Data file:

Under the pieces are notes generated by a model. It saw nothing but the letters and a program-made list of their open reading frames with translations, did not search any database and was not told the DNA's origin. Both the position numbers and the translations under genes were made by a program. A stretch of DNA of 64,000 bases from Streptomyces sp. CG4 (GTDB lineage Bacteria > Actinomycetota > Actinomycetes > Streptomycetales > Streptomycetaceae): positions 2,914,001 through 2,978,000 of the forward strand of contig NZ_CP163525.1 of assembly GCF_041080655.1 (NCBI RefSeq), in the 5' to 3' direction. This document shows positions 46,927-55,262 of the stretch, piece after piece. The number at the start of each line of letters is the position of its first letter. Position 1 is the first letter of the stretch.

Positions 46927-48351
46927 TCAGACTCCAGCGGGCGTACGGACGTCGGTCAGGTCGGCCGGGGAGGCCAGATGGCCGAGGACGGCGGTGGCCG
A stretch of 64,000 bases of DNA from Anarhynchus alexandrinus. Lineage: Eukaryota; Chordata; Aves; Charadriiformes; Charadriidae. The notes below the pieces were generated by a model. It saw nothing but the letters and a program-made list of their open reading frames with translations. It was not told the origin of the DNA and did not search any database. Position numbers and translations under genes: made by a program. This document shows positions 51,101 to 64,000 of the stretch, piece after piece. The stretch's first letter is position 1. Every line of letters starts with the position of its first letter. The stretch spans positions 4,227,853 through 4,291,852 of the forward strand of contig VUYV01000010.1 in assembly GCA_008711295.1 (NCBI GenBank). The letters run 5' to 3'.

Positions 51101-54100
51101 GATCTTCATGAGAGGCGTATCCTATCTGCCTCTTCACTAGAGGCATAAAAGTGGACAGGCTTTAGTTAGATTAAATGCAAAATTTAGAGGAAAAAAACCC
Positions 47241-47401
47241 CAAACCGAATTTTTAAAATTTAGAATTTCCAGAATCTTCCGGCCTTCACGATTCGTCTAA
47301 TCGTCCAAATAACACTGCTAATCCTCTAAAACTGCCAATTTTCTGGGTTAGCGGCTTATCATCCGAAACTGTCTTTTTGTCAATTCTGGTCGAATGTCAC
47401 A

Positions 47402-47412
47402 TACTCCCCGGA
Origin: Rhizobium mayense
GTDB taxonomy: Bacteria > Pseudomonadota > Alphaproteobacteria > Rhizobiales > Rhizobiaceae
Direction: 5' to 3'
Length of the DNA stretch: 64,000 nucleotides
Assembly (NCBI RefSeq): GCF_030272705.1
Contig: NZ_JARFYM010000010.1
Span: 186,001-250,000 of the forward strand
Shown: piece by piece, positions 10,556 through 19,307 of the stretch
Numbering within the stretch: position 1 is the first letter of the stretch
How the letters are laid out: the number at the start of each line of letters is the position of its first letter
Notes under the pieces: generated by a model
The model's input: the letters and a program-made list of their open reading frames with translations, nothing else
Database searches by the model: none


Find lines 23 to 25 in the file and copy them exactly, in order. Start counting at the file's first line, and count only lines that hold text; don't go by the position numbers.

Notes under the pieces: generated by a model
The model's input: the letters and a program-made list of their open reading frames with translations, nothing else
Database searches by the model: none